During that time we’ve had two kids potty train, and at least 6 cats coming and going.  We have carpet in two of our bathrooms.  We have aging vertical blinds.  We have peeling wall paper.  The paint is coming off in the kitchen.  We have an electric stove.  The kitchen triangle is messed up and the countertops are the cheap kind that turn yellow when you use bleach and, although we have gas hookups in the kitchen, everything is electric.  The kittens have destroyed the master bath, though really the cabinets in there have water damage anyway so it’s not all their doing.  There’s stains on the carpeting and drawings on the walls.  And many more things I haven’t mentioned.  At this point you may be thinking, “Only 30K?  Are you crazy?”

So we’re obviously not going to do everything.

DH has identified as priorities replacing the bathroom carpet with something that isn’t carpet and window treatments.

Warning:  the next few visuals are NOT PRETTY.  Look away now…if you can.

Bathroom carpet + potty training is not a pretty sight.


Even if you're in the minority of those who like vertical blinds, these are starting to get ratty.

Even if you’re in the minority of those who like vertical blinds, these are starting to get ratty.  See the watermarks from leaving the window open when it’s raining?  Oops!

And then there’s the tops of our window treatments. We have two sets of these lovely windows. Those half circles at the top are a pain to cover.

Here you see the needlework skills of the previous owner.  Even if you love these top things, they're kind of dirty and we have no idea how to go about cleaning them.  We suspect the fabric will disintegrate if we try.

Here you see the needlework skills of the previous owner. Even if you love these top things, they’re kind of dirty and we have no idea how to go about cleaning them. We suspect the fabric will disintegrate if we try.

I’m going to save you the master bathroom pictures (aka “kitten island”) to present another day.  They’re pretty stunning, but we’re doing baby steps here.  And we don’t want to overwhelm you with awfulness all at once.  We’re thinking of your health here.

So, our first order of business is the kids’ bathroom.  We spent a few weekends looking at sheet vinyl while getting completely ignored by sales people at three different flooring stores in town.  At the first store it sounded like this was going to be a $600 project and we were all, why does anybody do this themselves (as in, why save $300 at most, though DH points out that $300 is a lot for a lot of people and the work isn’t as daunting for people who know what they’re doing better than we do).  But then we gave up on the local flooring places and just went to Home Depot, where the guy was incompetent, but the contractors he sent to the house weren’t.  After the measurement, the estimated cost is $900.  (So according to the home depot invoice, we’d actually save $500 in labor doing it ourselves.  But we’re not gonna, not this time.)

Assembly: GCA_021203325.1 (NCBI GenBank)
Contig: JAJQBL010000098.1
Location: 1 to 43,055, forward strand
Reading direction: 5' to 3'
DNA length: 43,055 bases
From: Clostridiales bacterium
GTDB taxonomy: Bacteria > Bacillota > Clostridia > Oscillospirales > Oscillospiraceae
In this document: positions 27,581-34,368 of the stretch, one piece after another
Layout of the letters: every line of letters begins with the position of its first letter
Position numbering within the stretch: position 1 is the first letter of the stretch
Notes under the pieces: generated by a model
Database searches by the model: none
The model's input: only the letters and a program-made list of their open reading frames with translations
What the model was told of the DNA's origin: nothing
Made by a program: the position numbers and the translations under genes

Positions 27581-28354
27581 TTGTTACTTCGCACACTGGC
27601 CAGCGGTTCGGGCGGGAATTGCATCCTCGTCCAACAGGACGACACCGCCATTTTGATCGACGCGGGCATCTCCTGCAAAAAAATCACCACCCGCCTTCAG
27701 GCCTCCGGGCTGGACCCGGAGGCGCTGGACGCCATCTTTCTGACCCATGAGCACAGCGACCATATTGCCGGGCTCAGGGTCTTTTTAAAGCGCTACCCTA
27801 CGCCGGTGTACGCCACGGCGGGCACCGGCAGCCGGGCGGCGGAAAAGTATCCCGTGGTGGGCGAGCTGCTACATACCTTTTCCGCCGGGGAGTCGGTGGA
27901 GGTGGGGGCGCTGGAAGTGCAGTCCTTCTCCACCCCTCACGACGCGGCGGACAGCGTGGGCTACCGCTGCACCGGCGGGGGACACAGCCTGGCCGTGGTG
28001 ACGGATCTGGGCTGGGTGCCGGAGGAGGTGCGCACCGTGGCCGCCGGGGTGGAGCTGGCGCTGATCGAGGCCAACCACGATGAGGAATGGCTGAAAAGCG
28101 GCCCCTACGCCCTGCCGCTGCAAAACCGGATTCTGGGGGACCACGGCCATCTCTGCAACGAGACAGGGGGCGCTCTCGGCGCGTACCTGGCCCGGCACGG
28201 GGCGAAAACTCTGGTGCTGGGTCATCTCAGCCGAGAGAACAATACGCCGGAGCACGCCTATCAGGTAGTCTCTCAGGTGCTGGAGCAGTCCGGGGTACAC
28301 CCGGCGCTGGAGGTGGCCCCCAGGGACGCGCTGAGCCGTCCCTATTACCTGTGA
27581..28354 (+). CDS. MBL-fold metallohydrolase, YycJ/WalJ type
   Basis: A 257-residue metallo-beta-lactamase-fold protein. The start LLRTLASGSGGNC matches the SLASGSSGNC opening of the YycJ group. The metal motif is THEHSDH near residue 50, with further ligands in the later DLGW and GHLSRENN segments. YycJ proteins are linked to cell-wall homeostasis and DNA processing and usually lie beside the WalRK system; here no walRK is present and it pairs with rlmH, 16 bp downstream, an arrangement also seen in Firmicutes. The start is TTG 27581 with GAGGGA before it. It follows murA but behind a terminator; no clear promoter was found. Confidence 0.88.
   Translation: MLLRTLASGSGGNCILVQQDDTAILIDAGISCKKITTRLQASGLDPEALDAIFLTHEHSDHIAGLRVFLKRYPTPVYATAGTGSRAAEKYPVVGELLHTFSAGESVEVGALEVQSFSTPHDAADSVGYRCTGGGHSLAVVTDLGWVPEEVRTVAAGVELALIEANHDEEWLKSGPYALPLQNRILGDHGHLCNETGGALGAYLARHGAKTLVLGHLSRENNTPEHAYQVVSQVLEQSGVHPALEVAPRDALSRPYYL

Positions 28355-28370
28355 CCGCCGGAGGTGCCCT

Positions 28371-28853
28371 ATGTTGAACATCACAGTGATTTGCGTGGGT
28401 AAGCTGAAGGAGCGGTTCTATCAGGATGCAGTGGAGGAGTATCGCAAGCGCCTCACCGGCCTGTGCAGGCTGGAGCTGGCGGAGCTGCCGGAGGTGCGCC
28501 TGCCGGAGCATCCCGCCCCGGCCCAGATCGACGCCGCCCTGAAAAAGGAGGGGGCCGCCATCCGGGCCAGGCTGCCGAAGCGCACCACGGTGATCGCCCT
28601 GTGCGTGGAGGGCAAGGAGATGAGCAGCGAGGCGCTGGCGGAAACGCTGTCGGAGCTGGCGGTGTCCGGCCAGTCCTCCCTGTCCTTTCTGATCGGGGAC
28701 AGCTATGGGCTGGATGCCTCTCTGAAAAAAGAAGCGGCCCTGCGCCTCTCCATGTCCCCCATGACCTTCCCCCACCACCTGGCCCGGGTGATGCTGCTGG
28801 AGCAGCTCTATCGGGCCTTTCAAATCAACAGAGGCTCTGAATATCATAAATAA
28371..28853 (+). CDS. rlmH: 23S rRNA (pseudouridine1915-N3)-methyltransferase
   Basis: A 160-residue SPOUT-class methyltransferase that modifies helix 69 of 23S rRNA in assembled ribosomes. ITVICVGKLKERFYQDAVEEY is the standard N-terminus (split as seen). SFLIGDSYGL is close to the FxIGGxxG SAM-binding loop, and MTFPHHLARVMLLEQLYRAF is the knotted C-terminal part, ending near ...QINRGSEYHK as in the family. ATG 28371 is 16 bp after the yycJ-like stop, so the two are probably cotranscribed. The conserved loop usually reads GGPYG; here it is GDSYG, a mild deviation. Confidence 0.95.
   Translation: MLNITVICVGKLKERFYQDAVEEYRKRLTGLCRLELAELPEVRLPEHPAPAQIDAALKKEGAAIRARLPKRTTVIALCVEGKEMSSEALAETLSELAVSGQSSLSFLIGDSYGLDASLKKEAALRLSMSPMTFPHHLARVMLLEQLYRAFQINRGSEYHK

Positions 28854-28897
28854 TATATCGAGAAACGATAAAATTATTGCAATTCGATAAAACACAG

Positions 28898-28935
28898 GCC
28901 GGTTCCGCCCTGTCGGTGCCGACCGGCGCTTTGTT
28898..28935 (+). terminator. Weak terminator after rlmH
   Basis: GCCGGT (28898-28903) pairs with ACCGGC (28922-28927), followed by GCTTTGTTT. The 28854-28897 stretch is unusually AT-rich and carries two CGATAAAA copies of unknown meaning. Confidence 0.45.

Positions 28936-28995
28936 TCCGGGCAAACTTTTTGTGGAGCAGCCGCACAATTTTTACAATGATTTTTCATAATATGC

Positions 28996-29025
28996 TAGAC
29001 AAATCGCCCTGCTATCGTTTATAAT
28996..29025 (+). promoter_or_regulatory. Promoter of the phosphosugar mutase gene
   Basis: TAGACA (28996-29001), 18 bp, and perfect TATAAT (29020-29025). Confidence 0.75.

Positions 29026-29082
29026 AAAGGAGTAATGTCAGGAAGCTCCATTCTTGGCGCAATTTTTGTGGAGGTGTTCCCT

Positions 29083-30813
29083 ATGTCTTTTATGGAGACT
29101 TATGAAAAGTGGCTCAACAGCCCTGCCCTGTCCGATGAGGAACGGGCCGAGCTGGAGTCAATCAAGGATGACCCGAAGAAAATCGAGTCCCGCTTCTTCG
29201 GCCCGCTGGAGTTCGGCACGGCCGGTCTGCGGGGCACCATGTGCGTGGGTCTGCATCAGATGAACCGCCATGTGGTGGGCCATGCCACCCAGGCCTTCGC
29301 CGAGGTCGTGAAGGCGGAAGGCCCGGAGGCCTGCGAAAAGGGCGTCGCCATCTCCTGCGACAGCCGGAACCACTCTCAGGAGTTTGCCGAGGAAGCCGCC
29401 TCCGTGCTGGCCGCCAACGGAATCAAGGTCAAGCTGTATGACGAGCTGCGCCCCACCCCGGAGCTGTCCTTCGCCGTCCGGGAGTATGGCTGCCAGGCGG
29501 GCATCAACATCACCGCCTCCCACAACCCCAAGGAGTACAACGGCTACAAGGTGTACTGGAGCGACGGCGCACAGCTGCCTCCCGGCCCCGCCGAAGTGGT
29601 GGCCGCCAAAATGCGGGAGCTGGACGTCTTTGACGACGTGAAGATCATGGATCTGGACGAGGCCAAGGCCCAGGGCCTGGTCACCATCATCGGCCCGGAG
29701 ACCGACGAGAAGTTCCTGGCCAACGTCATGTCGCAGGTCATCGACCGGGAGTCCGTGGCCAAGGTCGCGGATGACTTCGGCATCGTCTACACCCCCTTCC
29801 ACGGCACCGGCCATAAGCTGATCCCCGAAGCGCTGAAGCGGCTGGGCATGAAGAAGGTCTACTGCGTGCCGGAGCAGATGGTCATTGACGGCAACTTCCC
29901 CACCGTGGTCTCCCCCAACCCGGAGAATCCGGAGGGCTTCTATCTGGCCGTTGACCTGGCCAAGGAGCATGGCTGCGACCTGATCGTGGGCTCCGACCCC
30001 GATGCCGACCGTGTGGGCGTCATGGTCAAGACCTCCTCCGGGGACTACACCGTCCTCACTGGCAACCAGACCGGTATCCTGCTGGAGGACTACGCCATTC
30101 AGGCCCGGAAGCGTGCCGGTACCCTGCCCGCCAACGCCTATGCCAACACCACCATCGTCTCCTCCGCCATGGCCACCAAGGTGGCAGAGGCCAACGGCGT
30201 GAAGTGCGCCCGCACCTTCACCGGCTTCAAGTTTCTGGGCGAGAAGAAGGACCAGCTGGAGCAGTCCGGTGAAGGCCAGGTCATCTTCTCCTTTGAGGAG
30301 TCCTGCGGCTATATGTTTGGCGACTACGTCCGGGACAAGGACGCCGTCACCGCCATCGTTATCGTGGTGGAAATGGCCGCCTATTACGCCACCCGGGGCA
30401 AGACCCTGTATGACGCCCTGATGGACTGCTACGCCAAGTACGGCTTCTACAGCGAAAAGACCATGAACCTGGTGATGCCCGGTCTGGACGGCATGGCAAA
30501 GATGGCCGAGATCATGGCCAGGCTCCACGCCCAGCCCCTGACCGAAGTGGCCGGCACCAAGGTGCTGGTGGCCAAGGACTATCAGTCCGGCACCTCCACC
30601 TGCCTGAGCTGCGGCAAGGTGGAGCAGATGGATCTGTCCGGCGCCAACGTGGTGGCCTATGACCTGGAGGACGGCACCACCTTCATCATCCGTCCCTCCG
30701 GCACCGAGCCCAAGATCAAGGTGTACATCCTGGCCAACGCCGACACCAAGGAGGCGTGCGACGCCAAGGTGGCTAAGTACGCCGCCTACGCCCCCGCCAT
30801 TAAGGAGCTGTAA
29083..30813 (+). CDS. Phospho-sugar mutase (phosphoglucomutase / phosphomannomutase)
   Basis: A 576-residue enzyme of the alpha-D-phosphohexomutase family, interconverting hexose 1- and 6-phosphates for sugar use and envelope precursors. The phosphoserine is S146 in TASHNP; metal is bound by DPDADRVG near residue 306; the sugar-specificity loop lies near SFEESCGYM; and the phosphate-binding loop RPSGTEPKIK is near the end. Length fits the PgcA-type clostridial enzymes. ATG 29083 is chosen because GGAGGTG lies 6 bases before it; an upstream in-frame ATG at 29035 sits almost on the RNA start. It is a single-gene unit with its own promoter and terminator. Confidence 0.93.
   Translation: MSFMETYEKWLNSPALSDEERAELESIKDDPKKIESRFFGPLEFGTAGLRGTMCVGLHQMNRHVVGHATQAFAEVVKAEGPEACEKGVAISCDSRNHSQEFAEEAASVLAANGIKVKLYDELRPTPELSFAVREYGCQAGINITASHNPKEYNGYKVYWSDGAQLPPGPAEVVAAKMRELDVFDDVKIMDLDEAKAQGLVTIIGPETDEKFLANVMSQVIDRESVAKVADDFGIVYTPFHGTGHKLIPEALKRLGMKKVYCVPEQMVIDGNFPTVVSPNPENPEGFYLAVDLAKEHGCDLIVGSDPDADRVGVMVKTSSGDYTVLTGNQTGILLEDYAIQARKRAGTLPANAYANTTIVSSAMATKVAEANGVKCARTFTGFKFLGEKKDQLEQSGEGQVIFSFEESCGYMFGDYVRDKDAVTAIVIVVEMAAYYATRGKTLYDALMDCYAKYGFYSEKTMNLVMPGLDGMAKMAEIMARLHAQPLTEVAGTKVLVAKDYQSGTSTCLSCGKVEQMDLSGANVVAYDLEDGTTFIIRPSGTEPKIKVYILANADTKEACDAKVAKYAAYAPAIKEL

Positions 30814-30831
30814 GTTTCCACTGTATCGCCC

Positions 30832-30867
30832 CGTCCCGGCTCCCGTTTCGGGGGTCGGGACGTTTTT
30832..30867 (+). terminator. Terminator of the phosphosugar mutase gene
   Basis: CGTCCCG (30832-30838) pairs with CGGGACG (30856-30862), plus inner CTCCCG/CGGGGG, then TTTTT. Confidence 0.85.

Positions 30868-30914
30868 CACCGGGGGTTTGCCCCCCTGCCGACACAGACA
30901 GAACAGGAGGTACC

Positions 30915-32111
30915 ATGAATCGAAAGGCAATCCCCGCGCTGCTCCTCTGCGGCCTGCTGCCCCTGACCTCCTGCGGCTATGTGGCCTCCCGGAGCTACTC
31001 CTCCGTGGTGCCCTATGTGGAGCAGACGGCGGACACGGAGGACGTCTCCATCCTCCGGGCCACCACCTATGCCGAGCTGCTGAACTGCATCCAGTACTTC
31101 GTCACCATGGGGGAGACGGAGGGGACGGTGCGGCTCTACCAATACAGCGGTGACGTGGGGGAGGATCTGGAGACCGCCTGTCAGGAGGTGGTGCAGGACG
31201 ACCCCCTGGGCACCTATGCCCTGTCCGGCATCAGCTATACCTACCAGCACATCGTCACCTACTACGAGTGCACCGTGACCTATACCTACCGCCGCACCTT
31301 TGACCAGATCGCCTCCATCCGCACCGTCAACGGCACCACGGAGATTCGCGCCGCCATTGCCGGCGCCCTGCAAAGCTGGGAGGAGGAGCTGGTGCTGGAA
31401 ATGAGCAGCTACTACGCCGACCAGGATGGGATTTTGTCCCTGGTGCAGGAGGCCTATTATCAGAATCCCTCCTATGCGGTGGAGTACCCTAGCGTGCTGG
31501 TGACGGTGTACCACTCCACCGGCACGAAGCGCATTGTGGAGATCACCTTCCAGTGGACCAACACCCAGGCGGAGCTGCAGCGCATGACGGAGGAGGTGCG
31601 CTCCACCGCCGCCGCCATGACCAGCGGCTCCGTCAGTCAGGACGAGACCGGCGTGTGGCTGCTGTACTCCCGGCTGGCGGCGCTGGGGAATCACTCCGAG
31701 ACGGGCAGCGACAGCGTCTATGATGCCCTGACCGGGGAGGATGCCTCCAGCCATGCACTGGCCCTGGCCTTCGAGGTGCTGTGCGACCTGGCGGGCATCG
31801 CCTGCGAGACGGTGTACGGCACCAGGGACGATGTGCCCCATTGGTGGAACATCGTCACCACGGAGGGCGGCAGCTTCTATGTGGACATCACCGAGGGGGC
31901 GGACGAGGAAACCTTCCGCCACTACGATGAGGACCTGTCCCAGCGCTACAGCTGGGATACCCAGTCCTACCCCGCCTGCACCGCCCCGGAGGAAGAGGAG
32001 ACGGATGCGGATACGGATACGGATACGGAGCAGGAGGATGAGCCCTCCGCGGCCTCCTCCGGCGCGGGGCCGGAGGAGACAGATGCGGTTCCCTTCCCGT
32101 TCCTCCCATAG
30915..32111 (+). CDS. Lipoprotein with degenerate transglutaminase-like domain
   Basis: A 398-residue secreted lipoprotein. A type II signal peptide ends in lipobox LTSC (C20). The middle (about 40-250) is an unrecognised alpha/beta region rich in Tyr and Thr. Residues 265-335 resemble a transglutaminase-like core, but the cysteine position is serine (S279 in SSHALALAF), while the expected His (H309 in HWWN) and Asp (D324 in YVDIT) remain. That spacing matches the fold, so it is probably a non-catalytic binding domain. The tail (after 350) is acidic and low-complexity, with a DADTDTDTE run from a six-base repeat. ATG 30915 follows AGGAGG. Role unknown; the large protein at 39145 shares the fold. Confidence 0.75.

DC1 picked out this tile, or, to be technically correct, ze picked out this sheet vinyl.  It looks a lot nicer in the picture than it does in the sample, but having mosaic actual tile (like DC1 really wanted) is not a good idea for a children’s bathroom because it’s hard to clean and gets slippery.  Vinyl tiles look better, but they only look better with bigger squares and DC1 really likes the pattern of little squares.  Plus sheet vinyl, is again, much easier to clean.  It’s also the least expensive option.

And they’re going to destroy our beautiful baseboards and replace them with ugly quarter-round.  I think this is why people do everything in their bathrooms at once.  DH thinks he can handle getting, painting, and putting in nicer baseboards so he’s going to ask them to omit the quarter-round moulding.

While they’re doing this, we’re also getting a new toilet.  Not only is the current toilet kind of gross, but it has been nothing but a graveyard for new toilet innards.  I swear, the thing breaks every 3 months or so.  So after some research, we picked out this Toto toilet, complete with the stain guard (because DC2 is still potty training).  That’s $300.

So the jack and jill bathroom flooring + toilet is going to cost something like $1500, depending on how much the fancy moulding costs.  We probably should have done it years ago, but $1500 is a lot of money!  Still, not as much as we thought it would cost.  Sometime in the next month or so, we should no longer have carpet in the kids’ bathroom.

As for the window treatments… we’re not sure what we’re going to be doing there, so any suggestions you make now could influence what we do!  There are a lot of options out there, and some of them are better than others.  But that’ll probably be the topic of another post.

What are your thoughts on our home improvement plans?  Any suggestions?

July Mortgage update and playing with numbers (or: another post on why we don’t just pay it off)

Last month (June):
Balance: $52,393.37
Years left: 4
P =$995.17, I =$219.23, Escrow =788.73

This month (July):